because I’m a creative and I have a specific project that I really want to get made. Right. So that’s what Kickstarter is for. Mm-hmm. , I think what helped it be successful is the following. I. offered things that people wanted. Mm-hmm. . So basically I was giving the very first pre-orders I did of my book memory lane, I did on Kickstarter.
Mm-hmm. . So before you could go and pre-order it, and Amazon, for example, you could order it only on Kickstarter and Okay. Not only did I give pre-orders of. The print book, the e-book, and the audiobook, but I gave all kinds of swag that people could buy or not buy. So you had lots of different options, but all of the swag was really fun.
It was all stuff that I, myself, wanted to own , so I was hoping that readers would want this stuff too. Yeah. So I was appealing to readers with things that I really hoped [00:32:00] that they would want. . The other facet of Kickstarter that I think helps to make it successful is the fact that you set a goal amount.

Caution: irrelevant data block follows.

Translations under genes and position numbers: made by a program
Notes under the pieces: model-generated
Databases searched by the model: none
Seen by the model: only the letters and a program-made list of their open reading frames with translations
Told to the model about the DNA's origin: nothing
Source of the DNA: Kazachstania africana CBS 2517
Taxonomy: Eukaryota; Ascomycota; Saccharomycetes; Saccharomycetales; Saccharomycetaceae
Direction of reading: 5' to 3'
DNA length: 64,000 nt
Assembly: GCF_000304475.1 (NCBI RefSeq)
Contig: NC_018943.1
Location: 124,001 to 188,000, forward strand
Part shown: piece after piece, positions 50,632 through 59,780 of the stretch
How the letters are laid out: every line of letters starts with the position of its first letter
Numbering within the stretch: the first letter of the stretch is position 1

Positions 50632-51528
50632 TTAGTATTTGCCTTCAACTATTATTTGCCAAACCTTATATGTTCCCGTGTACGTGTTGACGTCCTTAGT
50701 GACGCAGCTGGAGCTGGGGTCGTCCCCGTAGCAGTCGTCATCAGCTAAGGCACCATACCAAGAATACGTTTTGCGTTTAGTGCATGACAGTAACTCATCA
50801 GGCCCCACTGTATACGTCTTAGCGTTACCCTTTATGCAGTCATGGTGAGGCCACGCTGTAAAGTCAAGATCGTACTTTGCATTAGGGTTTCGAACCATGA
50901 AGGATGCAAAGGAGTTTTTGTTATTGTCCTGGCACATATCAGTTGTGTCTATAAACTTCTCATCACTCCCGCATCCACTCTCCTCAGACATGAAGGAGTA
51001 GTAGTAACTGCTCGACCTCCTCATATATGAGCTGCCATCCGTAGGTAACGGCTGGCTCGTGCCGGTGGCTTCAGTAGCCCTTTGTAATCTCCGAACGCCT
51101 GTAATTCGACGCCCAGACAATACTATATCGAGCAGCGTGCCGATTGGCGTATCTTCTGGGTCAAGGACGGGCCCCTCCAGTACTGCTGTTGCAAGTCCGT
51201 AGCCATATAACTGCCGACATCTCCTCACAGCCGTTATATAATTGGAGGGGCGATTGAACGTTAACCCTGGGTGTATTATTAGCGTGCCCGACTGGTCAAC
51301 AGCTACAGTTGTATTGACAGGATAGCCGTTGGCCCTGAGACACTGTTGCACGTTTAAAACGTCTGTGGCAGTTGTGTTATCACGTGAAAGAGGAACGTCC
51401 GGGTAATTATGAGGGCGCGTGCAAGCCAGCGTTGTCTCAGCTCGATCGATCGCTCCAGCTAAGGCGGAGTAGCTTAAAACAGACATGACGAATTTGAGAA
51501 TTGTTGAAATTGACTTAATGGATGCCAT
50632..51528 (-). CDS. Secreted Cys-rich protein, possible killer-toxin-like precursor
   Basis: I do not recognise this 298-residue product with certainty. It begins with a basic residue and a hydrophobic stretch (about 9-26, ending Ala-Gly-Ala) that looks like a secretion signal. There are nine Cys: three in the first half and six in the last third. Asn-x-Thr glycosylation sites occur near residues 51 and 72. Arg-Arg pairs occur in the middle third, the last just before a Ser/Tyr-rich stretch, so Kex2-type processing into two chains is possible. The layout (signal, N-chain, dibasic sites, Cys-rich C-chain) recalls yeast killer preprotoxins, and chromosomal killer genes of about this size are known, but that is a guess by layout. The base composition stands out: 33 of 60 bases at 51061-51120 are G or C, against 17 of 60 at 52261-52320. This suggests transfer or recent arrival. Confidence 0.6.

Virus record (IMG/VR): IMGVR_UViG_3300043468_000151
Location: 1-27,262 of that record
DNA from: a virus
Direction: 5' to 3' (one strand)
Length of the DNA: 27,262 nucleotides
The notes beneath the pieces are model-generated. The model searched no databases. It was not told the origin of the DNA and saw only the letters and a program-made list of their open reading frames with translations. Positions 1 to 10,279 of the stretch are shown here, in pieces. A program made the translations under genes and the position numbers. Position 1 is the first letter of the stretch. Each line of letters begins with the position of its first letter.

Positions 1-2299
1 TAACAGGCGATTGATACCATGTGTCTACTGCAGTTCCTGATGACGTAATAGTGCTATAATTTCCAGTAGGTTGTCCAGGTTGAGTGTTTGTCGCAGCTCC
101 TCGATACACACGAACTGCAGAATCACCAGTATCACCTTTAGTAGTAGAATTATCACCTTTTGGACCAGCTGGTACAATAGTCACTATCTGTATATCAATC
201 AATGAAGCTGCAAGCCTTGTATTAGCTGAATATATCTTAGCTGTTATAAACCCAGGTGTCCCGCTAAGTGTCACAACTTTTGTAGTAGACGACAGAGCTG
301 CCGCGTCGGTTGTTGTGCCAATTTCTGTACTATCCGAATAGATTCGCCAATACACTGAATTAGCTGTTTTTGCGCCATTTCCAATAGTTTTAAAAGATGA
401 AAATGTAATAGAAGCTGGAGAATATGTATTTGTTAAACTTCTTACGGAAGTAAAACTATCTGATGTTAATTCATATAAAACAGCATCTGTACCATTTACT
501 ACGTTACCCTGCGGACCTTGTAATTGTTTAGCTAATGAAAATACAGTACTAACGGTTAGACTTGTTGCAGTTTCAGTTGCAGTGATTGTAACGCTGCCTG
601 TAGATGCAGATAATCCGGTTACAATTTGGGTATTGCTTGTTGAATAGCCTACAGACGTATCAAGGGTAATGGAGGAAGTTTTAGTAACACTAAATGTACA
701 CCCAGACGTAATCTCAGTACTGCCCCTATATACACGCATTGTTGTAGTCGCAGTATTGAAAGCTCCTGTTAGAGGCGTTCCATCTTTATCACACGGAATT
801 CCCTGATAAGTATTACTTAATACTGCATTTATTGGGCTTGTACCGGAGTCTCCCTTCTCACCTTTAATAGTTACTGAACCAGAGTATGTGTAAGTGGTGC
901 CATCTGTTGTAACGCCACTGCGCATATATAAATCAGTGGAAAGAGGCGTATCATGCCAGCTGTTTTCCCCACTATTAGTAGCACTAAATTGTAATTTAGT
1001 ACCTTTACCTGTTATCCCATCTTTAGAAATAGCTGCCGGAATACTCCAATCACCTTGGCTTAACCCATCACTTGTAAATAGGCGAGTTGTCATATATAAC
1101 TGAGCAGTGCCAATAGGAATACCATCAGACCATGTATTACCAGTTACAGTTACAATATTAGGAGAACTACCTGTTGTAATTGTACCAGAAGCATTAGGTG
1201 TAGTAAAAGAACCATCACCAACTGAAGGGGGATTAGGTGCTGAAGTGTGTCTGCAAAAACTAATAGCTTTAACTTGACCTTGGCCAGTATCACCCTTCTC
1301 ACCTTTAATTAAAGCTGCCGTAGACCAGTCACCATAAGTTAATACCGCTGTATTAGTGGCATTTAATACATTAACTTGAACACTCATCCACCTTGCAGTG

Mm-hmm. , and that’s very public. Yes. And then in real time on the website, it shows you how much has been raised towards that goal. Mm-hmm. And so every reader that went there could see what my goal was and how close I was or wasn’t to hitting that goal. And I think that encourages people. To participate because mm-hmm.
you know, they want, readers are so kind and generous and they want you to hit your goal and so they would see, okay, she’s halfway there or she’s. three-fourths of the way there and oh my gosh, I’m gonna buy something to help her get there. Mm-hmm. . Well, the fact that the amount being raised is so public and there’s a time limit.
Mm-hmm. , mine was just 10 days. I had to hit that in 10 days. Oh wow. Okay. That spurs people to that sense [00:33:00] of
Becky Wade: Yeah. That sense of urgency. Yeah. Spurs people to participate and I think one of the hard things about it, , my read on it was that very, very few of my readers had ever purchased a book or swag on Kickstarter before.